Cross Examination of the Medical Expert

Zachary M. Bravos

ABSTRACT: Testimony about physical evidence of sexual abuse is extremely persuasive to the fact finder and attorneys must be able to objectively evaluate this evidence. They must know the research on the genitals of nonabused children and understand what is and is not indicative of abuse. Most physical findings are nonspecific and can have many causes other than sexual abuse. Suggestions are given for cross-examining the medical expert.

Medical testimony regarding physical indications of sexual abuse is critical. Testimony that physical findings indicative of sexual abuse exist in the alleged victim is very powerful and cannot be underestimated by the defense. To the fact finder, physical evidence is "real" evidence. While there may be reluctance to find abuse based upon statements alone, there is none when there is corroborative physical evidence.

Generally, there are only two questions for the trier of fact to consider: (1) Was the child sexually abused? and, (2) Who did it? If there is medical testimony asserting physical evidence of abuse, it is just a short step to a finding of abuse if the child is naming the defendant as the abuser. Also, in alleged intrafamilial abuse, corroborative physical findings make it much more likely that criminal charges will be brought. Prosecutors often feel that physical evidence is needed to meet the "beyond a reasonable doubt" burden required for criminal conviction. Without such evidence they are much more likely to allow the case to be handled in family or juvenile court where a "preponderance of the evidence" standard applies.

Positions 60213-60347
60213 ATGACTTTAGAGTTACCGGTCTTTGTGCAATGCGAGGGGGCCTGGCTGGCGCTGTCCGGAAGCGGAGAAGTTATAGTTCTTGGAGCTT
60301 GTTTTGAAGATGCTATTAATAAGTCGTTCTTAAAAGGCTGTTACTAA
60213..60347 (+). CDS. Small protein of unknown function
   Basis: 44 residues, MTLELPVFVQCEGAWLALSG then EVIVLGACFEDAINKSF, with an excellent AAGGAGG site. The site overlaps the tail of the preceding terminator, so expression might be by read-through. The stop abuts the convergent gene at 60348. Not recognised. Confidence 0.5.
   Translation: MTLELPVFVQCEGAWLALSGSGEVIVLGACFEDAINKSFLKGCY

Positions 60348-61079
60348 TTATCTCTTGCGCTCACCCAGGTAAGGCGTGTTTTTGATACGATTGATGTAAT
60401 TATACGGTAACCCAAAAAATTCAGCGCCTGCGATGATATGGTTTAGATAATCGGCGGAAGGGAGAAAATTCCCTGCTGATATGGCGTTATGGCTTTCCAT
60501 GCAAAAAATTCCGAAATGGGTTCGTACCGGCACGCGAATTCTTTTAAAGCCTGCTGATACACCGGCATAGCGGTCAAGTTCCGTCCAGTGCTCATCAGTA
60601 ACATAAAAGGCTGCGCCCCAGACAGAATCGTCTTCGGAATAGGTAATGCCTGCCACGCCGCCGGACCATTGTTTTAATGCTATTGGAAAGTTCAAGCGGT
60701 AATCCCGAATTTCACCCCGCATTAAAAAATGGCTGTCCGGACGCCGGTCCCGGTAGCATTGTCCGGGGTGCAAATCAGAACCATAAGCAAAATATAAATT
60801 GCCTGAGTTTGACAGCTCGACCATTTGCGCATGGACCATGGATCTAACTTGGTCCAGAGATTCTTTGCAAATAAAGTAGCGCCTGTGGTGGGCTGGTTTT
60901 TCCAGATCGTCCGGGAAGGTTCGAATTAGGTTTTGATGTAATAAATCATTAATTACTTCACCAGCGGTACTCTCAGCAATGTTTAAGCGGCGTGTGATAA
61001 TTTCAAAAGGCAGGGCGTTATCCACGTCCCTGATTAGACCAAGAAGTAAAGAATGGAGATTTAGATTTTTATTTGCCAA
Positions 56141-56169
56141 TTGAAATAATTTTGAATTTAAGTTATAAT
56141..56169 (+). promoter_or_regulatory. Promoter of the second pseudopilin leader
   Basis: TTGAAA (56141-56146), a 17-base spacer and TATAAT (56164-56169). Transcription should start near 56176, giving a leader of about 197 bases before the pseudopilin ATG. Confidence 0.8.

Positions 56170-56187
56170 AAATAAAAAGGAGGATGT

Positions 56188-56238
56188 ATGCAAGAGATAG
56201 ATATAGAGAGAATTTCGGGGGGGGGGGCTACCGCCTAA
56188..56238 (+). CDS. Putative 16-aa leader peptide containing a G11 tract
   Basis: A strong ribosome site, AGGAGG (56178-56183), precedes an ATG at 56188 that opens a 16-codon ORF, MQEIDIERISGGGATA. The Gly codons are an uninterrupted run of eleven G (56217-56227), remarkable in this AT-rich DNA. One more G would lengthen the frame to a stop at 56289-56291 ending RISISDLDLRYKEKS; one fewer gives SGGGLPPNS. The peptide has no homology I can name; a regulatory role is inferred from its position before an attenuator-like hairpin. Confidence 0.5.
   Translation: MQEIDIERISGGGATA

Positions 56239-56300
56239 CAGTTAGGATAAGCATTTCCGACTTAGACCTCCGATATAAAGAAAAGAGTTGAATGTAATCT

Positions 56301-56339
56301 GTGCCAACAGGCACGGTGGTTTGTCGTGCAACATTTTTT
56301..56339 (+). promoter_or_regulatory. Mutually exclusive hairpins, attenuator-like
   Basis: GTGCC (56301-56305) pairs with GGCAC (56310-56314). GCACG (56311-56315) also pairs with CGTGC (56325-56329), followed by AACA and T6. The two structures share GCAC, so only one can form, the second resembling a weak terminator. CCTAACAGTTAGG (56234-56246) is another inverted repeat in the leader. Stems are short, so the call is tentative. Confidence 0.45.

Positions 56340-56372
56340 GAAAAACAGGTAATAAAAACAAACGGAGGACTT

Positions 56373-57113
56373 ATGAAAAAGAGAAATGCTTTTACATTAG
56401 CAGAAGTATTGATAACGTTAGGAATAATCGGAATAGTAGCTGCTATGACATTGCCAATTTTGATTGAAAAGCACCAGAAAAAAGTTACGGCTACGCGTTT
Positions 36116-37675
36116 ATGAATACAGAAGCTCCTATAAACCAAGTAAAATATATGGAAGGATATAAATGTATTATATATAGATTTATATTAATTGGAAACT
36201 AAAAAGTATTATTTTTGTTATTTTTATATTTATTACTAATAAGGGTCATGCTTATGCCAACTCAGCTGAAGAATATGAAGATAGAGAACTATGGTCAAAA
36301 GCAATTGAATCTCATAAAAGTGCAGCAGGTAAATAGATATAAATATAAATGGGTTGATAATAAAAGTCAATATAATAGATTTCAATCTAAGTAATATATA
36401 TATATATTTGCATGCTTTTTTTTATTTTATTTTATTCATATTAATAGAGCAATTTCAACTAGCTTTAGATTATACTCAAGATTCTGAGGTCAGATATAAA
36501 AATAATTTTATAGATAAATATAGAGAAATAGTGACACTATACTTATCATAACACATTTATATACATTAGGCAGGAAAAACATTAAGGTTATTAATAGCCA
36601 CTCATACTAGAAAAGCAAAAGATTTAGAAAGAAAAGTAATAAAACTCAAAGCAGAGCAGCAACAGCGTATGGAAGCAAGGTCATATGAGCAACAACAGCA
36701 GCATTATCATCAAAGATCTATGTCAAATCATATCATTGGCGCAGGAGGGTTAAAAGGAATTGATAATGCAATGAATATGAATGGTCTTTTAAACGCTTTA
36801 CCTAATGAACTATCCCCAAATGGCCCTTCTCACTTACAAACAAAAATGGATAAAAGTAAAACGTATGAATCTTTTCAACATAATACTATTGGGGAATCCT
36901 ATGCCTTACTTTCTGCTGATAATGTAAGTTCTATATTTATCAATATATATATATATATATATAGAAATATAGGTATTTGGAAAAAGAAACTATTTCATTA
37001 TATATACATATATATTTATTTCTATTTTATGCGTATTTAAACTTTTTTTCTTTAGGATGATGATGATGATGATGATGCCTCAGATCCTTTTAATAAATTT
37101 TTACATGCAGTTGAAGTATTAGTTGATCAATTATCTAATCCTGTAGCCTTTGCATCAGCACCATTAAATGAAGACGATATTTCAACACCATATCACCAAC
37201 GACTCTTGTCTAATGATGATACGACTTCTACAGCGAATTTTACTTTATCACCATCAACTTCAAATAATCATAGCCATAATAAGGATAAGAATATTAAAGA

The defense must be able to objectively evaluate the physical findings. If, in fact, physical findings indicative of abuse are present, they must be faced squarely without hesitation. Sometimes direct confrontation reveals that your client has been less than truthful and is the first step to a negotiated settlement. Sometimes, in cases of intrafamilial abuse, the systems in place are intended to reunite the family if the abuse is admitted. If abuse is real and the perpetrator cooperates in treatment, then reunification is a treatment goal. If abuse is denied, the systems in place generally will seek to destroy the relationship between the alleged perpetrator and the child found to be abused. Usually, there is no provision made for a false allegation or the continuation of a relationship with a child if abuse is denied.